, Salem, MA

February 9, 2009

Village School bid may add up to big savings

By Alan Burke

MARBLEHEAD — Man bites dog.

In a Big Dig world where everything always seems to cost more than anyone expected, bids for the rehabilitation of the Village School have come in $5 million under the original estimate.

School Committee Chairwoman Amy Drinker is urging caution — there are still unknowns involved in the project that could eat up all the savings — but she adds, "In this case the economy seems to be working in our favor."

The bid for construction was roughly $11 million while the town had pegged the cost of this phase of the project at $16.3 million. The winning entry, one of eight competitors, was submitted by Groom Construction of Salem, which recently completed the new YMCA facility on Leggs Hill Road.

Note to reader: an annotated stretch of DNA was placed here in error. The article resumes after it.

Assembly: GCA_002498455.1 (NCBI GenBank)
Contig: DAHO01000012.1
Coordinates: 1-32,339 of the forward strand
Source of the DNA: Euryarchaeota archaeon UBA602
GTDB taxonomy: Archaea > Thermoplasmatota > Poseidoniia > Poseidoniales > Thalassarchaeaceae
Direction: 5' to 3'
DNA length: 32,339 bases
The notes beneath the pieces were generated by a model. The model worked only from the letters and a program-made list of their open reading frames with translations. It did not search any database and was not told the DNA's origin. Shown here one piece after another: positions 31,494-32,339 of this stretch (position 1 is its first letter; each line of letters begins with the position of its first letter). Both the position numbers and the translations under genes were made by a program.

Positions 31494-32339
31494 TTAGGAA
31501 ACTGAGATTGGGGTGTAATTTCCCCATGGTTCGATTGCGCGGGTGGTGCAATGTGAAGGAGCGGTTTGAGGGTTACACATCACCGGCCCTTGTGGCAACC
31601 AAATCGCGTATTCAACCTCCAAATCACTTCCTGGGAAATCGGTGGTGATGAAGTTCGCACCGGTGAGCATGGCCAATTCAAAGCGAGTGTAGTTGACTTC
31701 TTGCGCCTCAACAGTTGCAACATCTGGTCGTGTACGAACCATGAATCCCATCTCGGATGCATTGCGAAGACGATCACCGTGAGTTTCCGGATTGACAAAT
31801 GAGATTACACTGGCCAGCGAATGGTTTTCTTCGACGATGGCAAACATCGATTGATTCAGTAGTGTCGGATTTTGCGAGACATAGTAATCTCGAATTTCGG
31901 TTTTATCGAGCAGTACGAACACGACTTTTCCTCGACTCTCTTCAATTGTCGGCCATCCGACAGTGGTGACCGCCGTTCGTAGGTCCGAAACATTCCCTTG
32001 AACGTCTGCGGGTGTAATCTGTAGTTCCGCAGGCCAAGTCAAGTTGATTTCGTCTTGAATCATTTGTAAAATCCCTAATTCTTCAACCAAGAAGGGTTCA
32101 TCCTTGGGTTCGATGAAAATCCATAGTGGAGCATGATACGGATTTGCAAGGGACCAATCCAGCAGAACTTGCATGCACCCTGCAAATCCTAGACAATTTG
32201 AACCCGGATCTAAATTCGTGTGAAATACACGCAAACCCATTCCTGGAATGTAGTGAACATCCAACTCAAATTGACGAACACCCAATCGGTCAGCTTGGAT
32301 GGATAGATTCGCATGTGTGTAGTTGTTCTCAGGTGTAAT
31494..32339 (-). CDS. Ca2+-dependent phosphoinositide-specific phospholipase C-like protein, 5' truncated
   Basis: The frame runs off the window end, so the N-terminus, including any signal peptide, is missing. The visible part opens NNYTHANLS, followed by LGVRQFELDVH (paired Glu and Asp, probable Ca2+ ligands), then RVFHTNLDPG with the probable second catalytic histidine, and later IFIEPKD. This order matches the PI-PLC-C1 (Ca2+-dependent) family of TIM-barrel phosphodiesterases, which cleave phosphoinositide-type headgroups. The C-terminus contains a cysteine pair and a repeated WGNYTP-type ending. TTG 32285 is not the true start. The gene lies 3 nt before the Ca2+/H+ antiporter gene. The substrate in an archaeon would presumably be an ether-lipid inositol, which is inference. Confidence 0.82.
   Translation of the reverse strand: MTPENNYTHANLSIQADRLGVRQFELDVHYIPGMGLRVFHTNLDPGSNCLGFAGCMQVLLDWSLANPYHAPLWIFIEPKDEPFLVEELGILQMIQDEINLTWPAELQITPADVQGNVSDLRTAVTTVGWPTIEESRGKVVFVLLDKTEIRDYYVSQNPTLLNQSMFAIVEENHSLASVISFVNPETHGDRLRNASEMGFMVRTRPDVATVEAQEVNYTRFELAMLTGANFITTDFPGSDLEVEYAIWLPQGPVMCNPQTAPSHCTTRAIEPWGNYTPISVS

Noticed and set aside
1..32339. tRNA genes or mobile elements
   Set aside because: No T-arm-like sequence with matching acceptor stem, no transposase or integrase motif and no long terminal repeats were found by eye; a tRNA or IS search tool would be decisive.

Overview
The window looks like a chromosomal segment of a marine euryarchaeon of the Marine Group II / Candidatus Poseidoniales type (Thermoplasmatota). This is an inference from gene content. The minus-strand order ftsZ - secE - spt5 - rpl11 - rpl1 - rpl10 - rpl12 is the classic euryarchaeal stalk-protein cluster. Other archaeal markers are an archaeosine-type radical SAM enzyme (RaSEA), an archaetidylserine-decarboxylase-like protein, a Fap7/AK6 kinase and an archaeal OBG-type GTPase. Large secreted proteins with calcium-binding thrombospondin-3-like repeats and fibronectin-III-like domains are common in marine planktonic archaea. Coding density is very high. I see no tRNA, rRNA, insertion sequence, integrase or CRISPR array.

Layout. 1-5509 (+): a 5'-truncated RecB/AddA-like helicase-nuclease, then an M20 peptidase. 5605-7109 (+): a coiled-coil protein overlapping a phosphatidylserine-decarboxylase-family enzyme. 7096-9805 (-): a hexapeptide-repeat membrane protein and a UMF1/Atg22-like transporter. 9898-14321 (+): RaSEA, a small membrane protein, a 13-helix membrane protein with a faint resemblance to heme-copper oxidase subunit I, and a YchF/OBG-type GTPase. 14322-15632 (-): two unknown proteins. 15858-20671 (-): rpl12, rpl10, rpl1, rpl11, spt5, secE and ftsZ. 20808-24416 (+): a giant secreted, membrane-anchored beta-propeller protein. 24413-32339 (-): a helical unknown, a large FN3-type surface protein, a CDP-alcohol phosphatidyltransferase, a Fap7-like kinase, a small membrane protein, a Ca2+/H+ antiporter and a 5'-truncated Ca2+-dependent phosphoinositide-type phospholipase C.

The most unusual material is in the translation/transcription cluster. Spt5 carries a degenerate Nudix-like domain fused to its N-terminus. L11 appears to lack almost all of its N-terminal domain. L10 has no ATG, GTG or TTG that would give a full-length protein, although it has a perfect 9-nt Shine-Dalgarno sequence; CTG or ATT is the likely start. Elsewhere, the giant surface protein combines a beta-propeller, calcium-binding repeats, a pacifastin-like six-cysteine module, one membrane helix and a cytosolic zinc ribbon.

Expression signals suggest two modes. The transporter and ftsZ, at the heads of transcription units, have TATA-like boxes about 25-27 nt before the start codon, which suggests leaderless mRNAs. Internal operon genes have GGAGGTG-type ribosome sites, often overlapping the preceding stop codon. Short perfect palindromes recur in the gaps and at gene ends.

Tom Groom says there's nothing unusual about the bid. "The job is what the job is." Moreover, the payments to workers are dictated by the state's prevailing wage law.

But he concedes that the need to find work in the current recession could have impacted some of his subcontractors. "(They) could be bidding these things very tight."

The Village School, which houses grades 4, 5 and 6, has sent the 6th graders to the Middle School while the work is ongoing. The heating system and roof are among the major items due for repair.

For her part, Drinker worries about what might be uncovered once the work is begun. "Let's take the roof," she says, noting that it will be replaced. "Is there structural damage they'll have to repair?"

In that case, more spending will be necessary.

Any savings, however, could eventually accrue to the taxpayers. "We won't have to borrow that money," says Drinker. Or — as the chairwoman hopes — it could be used to address other school needs, projects that will have to be done eventually anyway.

The total cost of the Village repairs have been estimated at nearly $22 million. The state has agreed to pay 40 percent, but Beacon Hill might yet rule some of the spending as beyond their responsibility, says Drinker.

Thus, the state will claim some of any savings, but it is as yet impossible to determine how much.